Past months, multiple companies shared their approaches to data visualization and their lessons learned.
Click the companies in the list below to jump to their respective section
The Financial Times (FT) released a searchable database of the many data visualizations they produced over the years. Some lovely examples include:
The BBC released a free cookbook for data visualization using R programming. Here is the associated Medium post announcing the book.
The BBC data team developed an R package (
bbplot) which makes the process of creating publication-ready graphics in their in-house style using R’s ggplot2 library a more reproducible process, as well as making it easier for people new to R to create graphics.
Apart from sharing several best practices related to data visualization, they walk you through the steps and R code to create graphs such as the below:
The data team at the Economist also felt a need to share their lessons learned via Medium. They show some of their most misleading, confusing, and failing graphics of the past years, and share the following mistakes and their remedies:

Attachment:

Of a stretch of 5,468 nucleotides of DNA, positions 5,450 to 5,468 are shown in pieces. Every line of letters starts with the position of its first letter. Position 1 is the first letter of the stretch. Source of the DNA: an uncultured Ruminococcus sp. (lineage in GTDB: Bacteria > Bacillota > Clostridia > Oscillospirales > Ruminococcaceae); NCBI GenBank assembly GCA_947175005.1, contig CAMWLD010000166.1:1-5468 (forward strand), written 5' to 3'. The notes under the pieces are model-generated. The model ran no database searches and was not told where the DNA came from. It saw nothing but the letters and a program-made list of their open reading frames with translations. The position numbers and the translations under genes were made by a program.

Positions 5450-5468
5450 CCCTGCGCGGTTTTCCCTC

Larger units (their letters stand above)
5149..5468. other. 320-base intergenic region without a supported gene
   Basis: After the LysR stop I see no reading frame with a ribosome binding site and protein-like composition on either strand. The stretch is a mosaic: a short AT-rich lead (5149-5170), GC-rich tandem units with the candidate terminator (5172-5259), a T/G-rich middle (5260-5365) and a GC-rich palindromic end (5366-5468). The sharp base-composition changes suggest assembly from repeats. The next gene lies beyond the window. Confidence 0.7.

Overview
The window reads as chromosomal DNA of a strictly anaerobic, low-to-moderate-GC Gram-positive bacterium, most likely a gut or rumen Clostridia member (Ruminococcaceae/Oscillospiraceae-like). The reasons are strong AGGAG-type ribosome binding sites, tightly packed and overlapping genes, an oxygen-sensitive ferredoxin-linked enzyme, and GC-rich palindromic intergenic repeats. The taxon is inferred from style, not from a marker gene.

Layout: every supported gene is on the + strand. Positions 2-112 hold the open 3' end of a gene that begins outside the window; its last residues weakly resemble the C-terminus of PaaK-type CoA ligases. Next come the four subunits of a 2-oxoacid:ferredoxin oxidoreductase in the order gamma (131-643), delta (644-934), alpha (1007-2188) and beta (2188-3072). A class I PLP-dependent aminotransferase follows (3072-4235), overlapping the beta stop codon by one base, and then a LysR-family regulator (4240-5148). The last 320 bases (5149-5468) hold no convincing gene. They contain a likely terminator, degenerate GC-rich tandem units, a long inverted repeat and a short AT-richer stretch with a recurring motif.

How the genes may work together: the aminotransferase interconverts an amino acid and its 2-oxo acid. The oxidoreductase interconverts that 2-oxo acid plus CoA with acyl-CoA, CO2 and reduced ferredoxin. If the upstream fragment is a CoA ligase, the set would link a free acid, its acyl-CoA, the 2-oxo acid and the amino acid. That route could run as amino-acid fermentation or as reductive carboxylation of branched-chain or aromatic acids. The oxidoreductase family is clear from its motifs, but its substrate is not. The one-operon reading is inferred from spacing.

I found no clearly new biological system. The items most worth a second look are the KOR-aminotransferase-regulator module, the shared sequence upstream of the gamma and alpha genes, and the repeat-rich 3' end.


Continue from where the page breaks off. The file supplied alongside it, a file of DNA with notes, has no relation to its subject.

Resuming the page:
- Truncating the scale (image #1 below)
- Forcing a relationship by cherry-picking scales
- Choosing the wrong visualisation method (image #2 below)
- Taking the “mind-stretch” a little too far (image #3 below)
- Confusing use of colour (image #4 below)
- Including too much detail
- Lots of data, not enough space
Moreover, they share the data behind these failing and repaired data visualizations:
I could not resist including this (older) overview of the 52 best charts FiveThirtyEight claimed they made.
All 538’s data visualizations are just stunningly beautiful and often very
ingenious, using new chart formats to display complex patterns. Moreover, the range of topics they cover is huge. Anything ranging from their traditional background — politics — to great cover stories on sumo wrestling and pricy wine.